23 Jun 10
They’re like the 80s South Africa of America! And now, a diner serving lion. LION. Oh but they are “free range.”
Restaurant owner Cameron Selogie said: “We thought that since the World Cup was in Africa … that the lion burger might be interesting for some of our more adventurous customers.
“But most of them, when we tell them the facts, that this is farm raised and it doesn’t hurt the endangered animals, seem pretty reasonable.”
Enjoy your Aslan sandwich, assholes.
"Sandra’s philosophy was born out of necessity and the challenges she faced throughout her childhood. The oldest of five children, Sandra was responsible for caring for her four younger siblings and managing the household. Forced to live on welfare and food stamps, Sandra quickly learned how to turn budget-friendly foods into delicious and special meals for her family while stretching every dollar and every minute."
Friendly’s Grilled Cheese Burgermelt + Nutritional Content
This is the BurgerMelt to end all BurgerMelts. We place a thick and juicy 100% Black Angus Big Beef Burger between two whole grilled cheese sandwiches, complete with lettuce, tomato and mayo. You’ll have to taste it to believe it.
This is stupid ridiculous. Thanks to Crackers the Clown for the tipoff.
From Essay: The BP oil spill threatens the gulf’s bountiful cornucopia of life:
I’m the first to admit that I prefer the brinier East Coast oysters of the R months, if for no other reason than that’s what I grew up with. But, as Presilla noted, the plump, meaty oysters from Plaquemines that we ate on Saturday “beg to be cooked and sauced.” We ordered several dozen, both cooked and raw, tossing them back with champagne. (The best I had were the wood-fired ones at Cochon.) Wistfully, we snapped cellphone photos of what might well be among the last Gulf Coast oysters for a while. We walked back to the hotel in the rain.
I don’t get to the Gulf Coast often, but no food writer can ignore the bountiful cornucopia of the New Orleans table. There’s noplace else in the world quite like the Crescent City, with its Creole and Cajun cultures, its sultry weather, its magnificent architecture, its self-proclaimed decadence. Mardi Gras, Jazz Fest and Friday at Galatoire’s are no more excessive than an ordinary meal in New Orleans. Mounds of beans and rice, sweetbreads, vegetables swimming in hollandaise and oysters Rockefeller are mere side dishes or appetizers. Courses that follow are stuffed with crabmeat, garnished with crawfish and invariably sauced, followed by gumbo, jambalaya or fried soft-shell crabs with sauce Choron.
I would mock “bountiful cornucopia of life,” really, I would, except this piece is really, really good. See, it’s about the oil spill, and the Gulf coast food culture, and how we are all involved. And even a bit about how we are myopic and haven’t noticed the huge spills in other places, like the Niger delta, but only notice it when it cuts off our access to things we love—like juicy fresh oysters.
So, all purple prose is forgiven. Read it. Please.
foodies i don't want to shut up
The Washington Post
I admit that when I first started reading about Operation Frontline, a program that teaches families “how to plan, purchase, and prepare healthy, tasty, and affordable foods at home,” I was skeptical—because it is funded by the ConAgra Foundation. I assumed the classes would feature ConAgra brands like EggBeaters, Hunt’s, and LaChoy. But from what I can tell, they actually do what they claim to do, and judging by the recipe book [pdf], they make no reference to specific brands, just make generic references to ingredients such as “canned chickpeas.”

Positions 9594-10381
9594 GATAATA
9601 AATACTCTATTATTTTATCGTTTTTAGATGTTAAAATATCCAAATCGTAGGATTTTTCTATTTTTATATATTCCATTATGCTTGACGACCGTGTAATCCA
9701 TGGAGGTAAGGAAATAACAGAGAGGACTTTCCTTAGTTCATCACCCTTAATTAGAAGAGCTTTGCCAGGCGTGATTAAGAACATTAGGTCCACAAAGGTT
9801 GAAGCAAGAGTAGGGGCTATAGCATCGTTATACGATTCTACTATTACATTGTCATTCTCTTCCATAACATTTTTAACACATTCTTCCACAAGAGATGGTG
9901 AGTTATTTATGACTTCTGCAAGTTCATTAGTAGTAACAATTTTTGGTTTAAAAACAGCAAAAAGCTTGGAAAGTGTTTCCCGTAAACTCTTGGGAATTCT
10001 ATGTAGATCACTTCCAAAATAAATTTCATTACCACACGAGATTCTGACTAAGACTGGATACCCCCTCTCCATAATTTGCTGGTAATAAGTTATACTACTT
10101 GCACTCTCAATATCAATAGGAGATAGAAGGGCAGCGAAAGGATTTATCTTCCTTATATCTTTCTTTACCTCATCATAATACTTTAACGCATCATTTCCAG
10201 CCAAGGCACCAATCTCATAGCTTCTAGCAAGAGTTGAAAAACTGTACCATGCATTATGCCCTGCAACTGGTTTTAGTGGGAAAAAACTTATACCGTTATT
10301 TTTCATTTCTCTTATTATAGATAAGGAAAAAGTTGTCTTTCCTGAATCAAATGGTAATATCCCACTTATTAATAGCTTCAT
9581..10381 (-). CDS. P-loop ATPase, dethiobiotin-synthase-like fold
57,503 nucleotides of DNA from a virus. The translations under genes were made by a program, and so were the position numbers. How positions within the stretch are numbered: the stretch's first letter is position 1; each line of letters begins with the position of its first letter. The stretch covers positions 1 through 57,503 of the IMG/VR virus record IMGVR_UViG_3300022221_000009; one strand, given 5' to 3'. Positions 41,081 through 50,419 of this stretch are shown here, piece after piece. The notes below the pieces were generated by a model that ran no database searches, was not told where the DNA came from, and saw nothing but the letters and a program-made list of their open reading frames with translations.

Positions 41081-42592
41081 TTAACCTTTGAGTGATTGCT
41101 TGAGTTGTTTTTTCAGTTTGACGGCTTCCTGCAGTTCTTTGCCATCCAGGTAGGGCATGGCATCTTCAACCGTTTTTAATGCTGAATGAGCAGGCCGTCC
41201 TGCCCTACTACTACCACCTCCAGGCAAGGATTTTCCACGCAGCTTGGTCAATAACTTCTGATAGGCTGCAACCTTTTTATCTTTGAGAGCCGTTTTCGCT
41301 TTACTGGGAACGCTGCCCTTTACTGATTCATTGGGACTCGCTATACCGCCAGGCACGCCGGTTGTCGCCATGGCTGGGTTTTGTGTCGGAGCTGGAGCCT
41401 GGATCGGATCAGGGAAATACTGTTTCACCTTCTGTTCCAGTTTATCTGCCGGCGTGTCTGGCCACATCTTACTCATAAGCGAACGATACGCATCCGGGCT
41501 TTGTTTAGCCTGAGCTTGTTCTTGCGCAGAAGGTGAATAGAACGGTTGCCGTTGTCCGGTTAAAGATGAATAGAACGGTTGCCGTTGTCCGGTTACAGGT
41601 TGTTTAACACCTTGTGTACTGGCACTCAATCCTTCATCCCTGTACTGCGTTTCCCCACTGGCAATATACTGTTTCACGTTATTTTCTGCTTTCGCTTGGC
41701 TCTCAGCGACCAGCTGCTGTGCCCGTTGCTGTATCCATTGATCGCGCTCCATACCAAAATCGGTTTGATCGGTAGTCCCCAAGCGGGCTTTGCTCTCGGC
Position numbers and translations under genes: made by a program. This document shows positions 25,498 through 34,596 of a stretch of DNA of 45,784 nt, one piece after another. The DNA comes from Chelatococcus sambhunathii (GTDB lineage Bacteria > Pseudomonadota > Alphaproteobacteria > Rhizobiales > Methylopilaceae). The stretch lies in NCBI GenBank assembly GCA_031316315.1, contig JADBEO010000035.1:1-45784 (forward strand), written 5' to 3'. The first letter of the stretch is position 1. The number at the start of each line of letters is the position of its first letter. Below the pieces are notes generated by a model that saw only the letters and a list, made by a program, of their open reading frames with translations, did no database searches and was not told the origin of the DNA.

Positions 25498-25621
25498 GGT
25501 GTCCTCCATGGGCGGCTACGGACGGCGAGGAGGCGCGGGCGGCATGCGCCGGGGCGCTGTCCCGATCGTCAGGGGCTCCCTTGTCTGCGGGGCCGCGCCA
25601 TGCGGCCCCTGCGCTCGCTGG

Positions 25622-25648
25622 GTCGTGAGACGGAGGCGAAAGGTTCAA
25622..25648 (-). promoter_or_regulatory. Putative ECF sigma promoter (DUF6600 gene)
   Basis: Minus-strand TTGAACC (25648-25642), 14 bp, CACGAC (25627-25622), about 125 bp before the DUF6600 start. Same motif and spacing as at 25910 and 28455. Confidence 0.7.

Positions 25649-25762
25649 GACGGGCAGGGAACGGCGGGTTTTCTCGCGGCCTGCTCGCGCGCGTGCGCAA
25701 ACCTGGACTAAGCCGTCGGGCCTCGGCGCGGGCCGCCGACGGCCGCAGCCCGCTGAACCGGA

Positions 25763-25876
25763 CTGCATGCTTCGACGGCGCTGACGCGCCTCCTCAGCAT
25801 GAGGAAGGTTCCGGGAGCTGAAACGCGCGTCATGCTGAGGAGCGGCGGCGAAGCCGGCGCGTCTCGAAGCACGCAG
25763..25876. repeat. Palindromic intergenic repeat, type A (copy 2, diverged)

Operation Frontline is in its second year and is claiming good results:
- 87% of Adults report improving their cooking skills after graduating from an Operation Frontline course, which means they’re better equipped to make healthy meals for their families at home.
- 96% of kids who take Operation Frontline’s Side By Side course enjoyed cooking alongside their parents during class, an important element in continuing to prepare and eat healthy meals together as a family.
- After participating in Operation Frontline, at least 69% of adults said they were eating more fruit and vegetables than before the course.
Somehow they did this without dumping vats of chicken bits in the town square or other histrionics. A little respect goes a long way. —Snacktime
Soon the developed world will have a new class division—those who have access to a decent Target store and those who don’t. We Target-challenged citizens will huddle in our generic clothing and poorly-designed cheap housewares, while the Targetocrats laugh in their Zac Posen clothes, sitting in their Liberty of London beach chairs, and eating their exclusive Ben and Jerry’s ice cream flavors.
—Snacktime, whose nearest Target is a 40 minute trip and by the time you get there the rest of Brooklyn has pawed through everything.
22 Jun 10
"So far, we’ve largely been celebrating farmers’ markets; we haven’t tried understanding them."
Interesting interview with Linda Aleci, a historian who did a three-year study of Pennsylvania farmer’s markets, in Salon
I’m hanging out with my best nine-year-old friend this week while her mom is on a business trip, so I’ve been making her lunches. Luckily for me, she eats just like I do—peanut butter sandwich and a snack on the side. Not every kid gets a homemade lunch, and school lunches have become a hot topic, taken up by Michelle Obama, Jamie Oliver, blogs like The School Lunch Project, and a vocal “mommy” political movement.
There’s a lot to keep track of—this website has a good roundup of some of the issues. If you don’t know the difference between the Child Nutrition Act and the National School Lunch Act, check it out.